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Academic Inbreeding: Academic Oligarchy, Effects, and Barriers to Change

Abstract

Most studies of academic inbreeding have focused on assessing its impact on scholarly practices, outputs, and outcomes. Few studies have concentrated on the other possible effects of academic inbreeding. This paper draws on a large number of studies on academic inbreeding to explore how the practice has been conceptualized, how it has emerged, and how it has been rationalized in the creation and development of higher education systems. Within this framework, the paper also explores how academic inbreeding shapes and maintains a powerful academic oligarchy, leading to the stonewalling of both knowledge and institutional change to maintain social and political structures somewhat akin to those of medieval societies. The paper shows that the key to mitigating academic inbreeding practices lies in ensuring that academic recruitment processes are open, meritocratic, and transparent. However, a more difficult task is to change longstanding mentalities and disrupt a system that serves the interests of certain groups but not the advancement of knowledge or the fulfillment of universities’ social mandates.

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Notes

  1. Berelson (1960) further argues that silver-corded academics are more competitive, research prolific, and networked than non-inbred academics are, and that the return to the alma mater is to some extent sponsored (i.e., based on their merit). These academics are likely to already have shown promise as early career academics by the time they begin working on their doctorates, and they affirm the expectations of this potential by thriving elsewhere, making them worthy and competitive enough to be hired by their alma mater.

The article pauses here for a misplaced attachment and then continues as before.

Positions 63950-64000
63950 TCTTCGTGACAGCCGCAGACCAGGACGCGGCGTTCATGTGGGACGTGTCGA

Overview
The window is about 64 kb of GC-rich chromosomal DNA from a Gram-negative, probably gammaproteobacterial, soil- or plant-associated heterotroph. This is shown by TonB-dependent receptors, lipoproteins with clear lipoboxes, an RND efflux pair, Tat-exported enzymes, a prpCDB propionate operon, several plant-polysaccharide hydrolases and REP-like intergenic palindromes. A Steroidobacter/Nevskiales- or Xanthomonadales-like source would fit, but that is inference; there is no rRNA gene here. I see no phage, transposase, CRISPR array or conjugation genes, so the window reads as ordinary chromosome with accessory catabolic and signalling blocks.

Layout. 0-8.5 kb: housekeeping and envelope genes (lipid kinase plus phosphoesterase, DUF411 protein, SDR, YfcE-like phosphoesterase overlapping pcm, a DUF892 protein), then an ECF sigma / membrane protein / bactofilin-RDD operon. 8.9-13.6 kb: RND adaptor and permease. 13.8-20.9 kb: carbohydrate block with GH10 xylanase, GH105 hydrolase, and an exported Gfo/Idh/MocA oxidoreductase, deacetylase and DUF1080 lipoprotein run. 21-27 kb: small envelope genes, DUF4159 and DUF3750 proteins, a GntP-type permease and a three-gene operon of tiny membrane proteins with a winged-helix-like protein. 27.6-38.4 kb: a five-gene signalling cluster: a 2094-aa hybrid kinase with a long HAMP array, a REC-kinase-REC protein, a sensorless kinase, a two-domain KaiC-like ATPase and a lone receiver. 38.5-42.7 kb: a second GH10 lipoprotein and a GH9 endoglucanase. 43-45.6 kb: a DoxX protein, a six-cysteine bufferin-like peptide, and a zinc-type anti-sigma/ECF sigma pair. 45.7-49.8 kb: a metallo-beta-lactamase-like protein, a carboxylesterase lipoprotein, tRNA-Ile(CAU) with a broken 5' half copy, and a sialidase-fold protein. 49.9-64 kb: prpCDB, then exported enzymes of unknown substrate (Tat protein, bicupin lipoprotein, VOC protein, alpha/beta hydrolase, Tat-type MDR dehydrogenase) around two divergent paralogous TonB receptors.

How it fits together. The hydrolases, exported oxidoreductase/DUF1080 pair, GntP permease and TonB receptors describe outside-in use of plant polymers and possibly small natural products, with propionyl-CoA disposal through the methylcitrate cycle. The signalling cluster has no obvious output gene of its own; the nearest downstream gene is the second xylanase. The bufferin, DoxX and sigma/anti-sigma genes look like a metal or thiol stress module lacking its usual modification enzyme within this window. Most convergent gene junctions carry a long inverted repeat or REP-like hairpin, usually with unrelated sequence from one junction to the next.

2. Academic inbreeding has also been referred to as ‘faculty inbreeding’ or ‘institutional inbreeding,’ with these terms used most frequently in North American contexts. As long as the same operationalization of the definition is used, this variance in terminology does not lead to differences in findings. Studies using the same definition to assess the relationship between academic inbreeding and research productivity have arrived at similar conclusions, regardless of whether they have used the term ‘academic inbreeding’ or ‘faculty inbreeding’ (e.g., Hargens and Farr 1973; Horta et al. 2010). However, studies making similar assessments using either ‘academic inbreeding’ or ‘faculty inbreeding’ have yielded different results for different operationalizations of the definition (e.g., Eells and Cleveland 1935; McGee 1960).

  3. It is important to acknowledge that the mixed findings concerning the association between academic inbreeding and research output and productivity are closely associated with the use of different operationalizations of academic inbreeding. In general, empirical studies using the narrower definition of academic inbreeding proposed by Berelson (1960) have found negative associations between academic inbreeding and research output or productivity. Studies relying on broader operationalizations of academic inbreeding have tended to find negative associations, non-statistically significant associations, or even, in rare cases, positive associations. The reasons for these mixed findings relate to the fact that broader definitions of academic inbreeding do not control for immobility; they control only for the fact that one is working at the same university where one completed one’s Ph.D. or other educational degree. For an in-depth discussion of this issue, see Horta (2013).

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Horta, H. Academic Inbreeding: Academic Oligarchy, Effects, and Barriers to Change. Minerva (2022). https://doi.org/10.1007/s11024-022-09469-6

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Keywords

  • Academic inbreeding
  • Higher education
  • Academic profession
  • Academic hiring processes
  • Power relations